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Scheduled afternoon–evening sleep leads to better night shift performance in older adults
  1. Cheryl Martine Isherwood1,2,
  2. Evan D Chinoy1,2,
  3. Audra S Murphy1,
  4. Jee Hyun Kim1,2,3,
  5. Wei Wang1,2,
  6. Jeanne F Duffy1,2
  1. 1 Division of Sleep and Circadian Disorders, Department of Medicine, Brigham and Women’s Hospital, Boston, Massachusetts, USA
  2. 2 Division of Sleep Medicine, Harvard Medical School, Boston, Massachusetts, USA
  3. 3 Department of Neurology, Dankook University College of Medicine, Dankook University Hospital, Cheonan, Republic of Korea
  1. Correspondence to Dr Jeanne F Duffy, Departments of Medicine and Neurology, Brigham and Women's Hospital, Boston, MA 02115, USA; jduffy{at}


Objectives This study investigated whether an intervention designed to reduce homeostatic sleep pressure would improve night shift performance and alertness in older adults.

Methods Non-shift workers aged 57.9±4.6 (mean±SD) worked four day (07:00–15:00) and four night shifts (23:00–07:00). Two intervention groups were instructed to remain awake until ~13:00 after each night shift: the sleep timing group (ST; n=9) was instructed to spend 8 hours in bed attempting sleep, and the sleep ad-lib group (n=9) was given no further sleep instructions. A control group (n=9) from our previous study was not given any sleep instructions. Hourly Karolinska Sleepiness Scales and Psychomotor Vigilance Tasks assessed subjective sleepiness and performance.

Results The ST group maintained their day shift sleep durations on night shifts, whereas the control group slept less. The ST group were able to maintain stable performance and alertness across the initial part of the night shift, while the control group’s alertness and performance declined across the entire night. Wake duration before a night shift negatively impacted sustained attention and self-reported sleepiness but not reaction time, whereas sleep duration before a night shift affected reaction time and ability to sustain attention but not self-reported sleepiness.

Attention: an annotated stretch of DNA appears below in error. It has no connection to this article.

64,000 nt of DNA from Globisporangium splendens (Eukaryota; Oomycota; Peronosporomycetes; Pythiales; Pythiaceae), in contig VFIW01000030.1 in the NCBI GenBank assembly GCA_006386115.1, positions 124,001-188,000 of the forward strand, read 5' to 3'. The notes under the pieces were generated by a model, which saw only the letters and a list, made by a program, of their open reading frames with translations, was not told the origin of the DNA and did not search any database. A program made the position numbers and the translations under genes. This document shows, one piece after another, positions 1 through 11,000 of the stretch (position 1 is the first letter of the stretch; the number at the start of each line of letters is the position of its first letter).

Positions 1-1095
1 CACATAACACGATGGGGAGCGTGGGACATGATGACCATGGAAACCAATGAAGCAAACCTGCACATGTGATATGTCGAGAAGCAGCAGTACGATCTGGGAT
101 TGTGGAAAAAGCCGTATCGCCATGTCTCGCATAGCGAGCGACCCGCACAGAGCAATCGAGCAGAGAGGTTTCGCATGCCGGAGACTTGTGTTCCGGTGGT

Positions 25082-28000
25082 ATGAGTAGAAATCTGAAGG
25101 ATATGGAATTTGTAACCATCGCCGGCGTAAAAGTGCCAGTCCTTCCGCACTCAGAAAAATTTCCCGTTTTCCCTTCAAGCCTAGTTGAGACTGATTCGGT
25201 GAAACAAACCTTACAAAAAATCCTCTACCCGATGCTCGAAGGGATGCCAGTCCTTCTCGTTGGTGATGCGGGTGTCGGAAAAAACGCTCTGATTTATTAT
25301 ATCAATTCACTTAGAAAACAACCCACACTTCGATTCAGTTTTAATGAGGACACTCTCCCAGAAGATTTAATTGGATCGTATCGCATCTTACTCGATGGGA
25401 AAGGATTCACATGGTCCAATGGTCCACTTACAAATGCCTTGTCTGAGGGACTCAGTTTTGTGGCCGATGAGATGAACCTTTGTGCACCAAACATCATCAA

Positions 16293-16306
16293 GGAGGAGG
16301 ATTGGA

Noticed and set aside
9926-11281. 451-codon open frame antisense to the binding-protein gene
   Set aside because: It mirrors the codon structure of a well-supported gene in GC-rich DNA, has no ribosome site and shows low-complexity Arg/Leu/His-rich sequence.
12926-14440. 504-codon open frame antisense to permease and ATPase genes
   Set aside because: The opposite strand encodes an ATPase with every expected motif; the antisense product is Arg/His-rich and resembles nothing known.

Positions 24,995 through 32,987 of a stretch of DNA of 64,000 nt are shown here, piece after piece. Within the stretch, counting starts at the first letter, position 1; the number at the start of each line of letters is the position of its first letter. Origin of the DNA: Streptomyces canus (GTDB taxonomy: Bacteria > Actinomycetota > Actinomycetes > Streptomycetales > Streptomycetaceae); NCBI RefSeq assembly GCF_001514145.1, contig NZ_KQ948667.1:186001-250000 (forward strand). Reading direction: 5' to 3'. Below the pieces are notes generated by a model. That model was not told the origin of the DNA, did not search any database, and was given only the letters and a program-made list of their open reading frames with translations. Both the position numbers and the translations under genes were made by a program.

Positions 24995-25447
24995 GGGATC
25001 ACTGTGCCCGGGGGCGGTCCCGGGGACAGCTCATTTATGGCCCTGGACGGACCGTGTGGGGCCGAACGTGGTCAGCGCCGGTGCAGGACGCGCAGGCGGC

Conclusions A behavioural change under the control of the individual worker, spending 8 hours in bed and waking close to the start of the night shift, allowed participants to acquire more sleep and improved performance on the night shift in older adults. Both sleep duration and timing are important factors for night shift performance and self-reported sleepiness.

  • ageing
  • shift work
  • sleep
  • circadian rhythms
  • PVT

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  • Contributors JFD designed the research. CMI, EDC, JHK and ASM collected and processed the data. CMI, WW and JFD analysed the data. CMI and JFD wrote the paper. All authors reviewed and approved the paper.

  • Funding The studies were supported by National Institutes of Health (NIH) grant R01 AG044416 and were performed in the Brigham and Women’s Hospital Center for Clinical Investigation, part of Harvard Catalyst (Harvard Clinical and Translational Science Center) and supported by NIH Award UL1 TR001102 and financial contributions from Brigham and Women’s Hospital and from Harvard University and its affiliated academic healthcare centers. EDC was supported by NIH fellowship T32 HL007901. JHK was supported by a grant from Dankook University. CMI and JFD were supported in part by NIH grant P01 AG09975 during the analysis.

  • Competing interests None declared.

  • Patient consent for publication Not required.

  • Ethics approval. The protocol was reviewed and approved by the Partners Health Care Human Research Committee [Protocol 2012-P-002485]. Signed informed consent was obtained from each participant prior to their enrollment.

  • Provenance and peer review Not commissioned; externally peer reviewed.

  • Data availability statement De-identified actigraphy, PVT, and KSS data are available from the corresponding author upon request. A Data Sharing Agreement that specifies the specific data requested and the plans for use, along with the requestor's IRB approval for the data use, and signed by the requestor and corresponding author, must be executed prior to sharing data.